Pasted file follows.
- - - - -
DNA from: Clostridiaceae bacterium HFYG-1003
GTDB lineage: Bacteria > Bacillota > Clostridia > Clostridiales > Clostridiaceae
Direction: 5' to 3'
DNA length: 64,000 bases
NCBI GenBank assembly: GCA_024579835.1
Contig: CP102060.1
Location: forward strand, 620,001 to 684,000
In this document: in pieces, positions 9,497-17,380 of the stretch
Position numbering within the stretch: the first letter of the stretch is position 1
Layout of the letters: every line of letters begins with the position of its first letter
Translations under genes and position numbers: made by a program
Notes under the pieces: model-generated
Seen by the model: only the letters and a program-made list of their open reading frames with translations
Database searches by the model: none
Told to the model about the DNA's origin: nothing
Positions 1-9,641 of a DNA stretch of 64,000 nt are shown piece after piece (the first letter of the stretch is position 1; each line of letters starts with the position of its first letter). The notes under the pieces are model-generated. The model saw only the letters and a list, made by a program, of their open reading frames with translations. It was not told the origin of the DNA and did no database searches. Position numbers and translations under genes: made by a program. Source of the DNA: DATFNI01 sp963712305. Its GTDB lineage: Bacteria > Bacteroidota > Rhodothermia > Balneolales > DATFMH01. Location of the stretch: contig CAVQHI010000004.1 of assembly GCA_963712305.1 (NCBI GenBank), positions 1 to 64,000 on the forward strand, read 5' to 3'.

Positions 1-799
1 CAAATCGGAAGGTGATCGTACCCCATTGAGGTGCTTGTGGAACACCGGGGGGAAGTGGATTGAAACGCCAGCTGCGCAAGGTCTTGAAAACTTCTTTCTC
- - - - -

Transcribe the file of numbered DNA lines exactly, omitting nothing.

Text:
DNA from: Clostridiaceae bacterium HFYG-1003
GTDB lineage: Bacteria > Bacillota > Clostridia > Clostridiales > Clostridiaceae
Direction: 5' to 3'
DNA length: 64,000 bases
NCBI GenBank assembly: GCA_024579835.1
Contig: CP102060.1
Location: forward strand, 620,001 to 684,000
In this document: in pieces, positions 9,497-17,380 of the stretch
Position numbering within the stretch: the first letter of the stretch is position 1
Layout of the letters: every line of letters begins with the position of its first letter
Translations under genes and position numbers: made by a program
Notes under the pieces: model-generated
Seen by the model: only the letters and a program-made list of their open reading frames with translations
Database searches by the model: none
Told to the model about the DNA's origin: nothing
Positions 1-9,641 of a DNA stretch of 64,000 nt are shown piece after piece (the first letter of the stretch is position 1; each line of letters starts with the position of its first letter). The notes under the pieces are model-generated. The model saw only the letters and a list, made by a program, of their open reading frames with translations. It was not told the origin of the DNA and did no database searches. Position numbers and translations under genes: made by a program. Source of the DNA: DATFNI01 sp963712305. Its GTDB lineage: Bacteria > Bacteroidota > Rhodothermia > Balneolales > DATFMH01. Location of the stretch: contig CAVQHI010000004.1 of assembly GCA_963712305.1 (NCBI GenBank), positions 1 to 64,000 on the forward strand, read 5' to 3'.

Positions 1-799
1 CAAATCGGAAGGTGATCGTACCCCATTGAGGTGCTTGTGGAACACCGGGGGGAAGTGGATTGAAACGCCAGCTGCGCAAGGTCTTGAAAACTTCTTTCTC